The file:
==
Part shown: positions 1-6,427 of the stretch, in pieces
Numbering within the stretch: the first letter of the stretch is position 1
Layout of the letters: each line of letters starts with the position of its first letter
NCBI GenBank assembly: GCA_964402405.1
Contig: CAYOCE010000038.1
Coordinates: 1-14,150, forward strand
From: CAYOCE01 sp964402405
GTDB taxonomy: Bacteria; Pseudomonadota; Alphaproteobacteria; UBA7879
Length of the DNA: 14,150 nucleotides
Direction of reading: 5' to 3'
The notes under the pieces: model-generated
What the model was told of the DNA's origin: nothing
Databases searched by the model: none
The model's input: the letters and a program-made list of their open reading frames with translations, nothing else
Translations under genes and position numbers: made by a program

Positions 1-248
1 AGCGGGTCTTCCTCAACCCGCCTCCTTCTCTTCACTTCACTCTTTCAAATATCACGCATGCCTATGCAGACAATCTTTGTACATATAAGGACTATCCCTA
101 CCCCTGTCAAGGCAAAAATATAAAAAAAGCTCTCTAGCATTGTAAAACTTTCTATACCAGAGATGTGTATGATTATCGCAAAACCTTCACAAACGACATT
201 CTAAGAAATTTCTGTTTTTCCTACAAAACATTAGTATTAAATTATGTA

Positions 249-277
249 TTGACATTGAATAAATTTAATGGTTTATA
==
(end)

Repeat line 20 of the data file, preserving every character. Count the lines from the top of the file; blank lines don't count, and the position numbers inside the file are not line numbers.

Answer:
Positions 249-277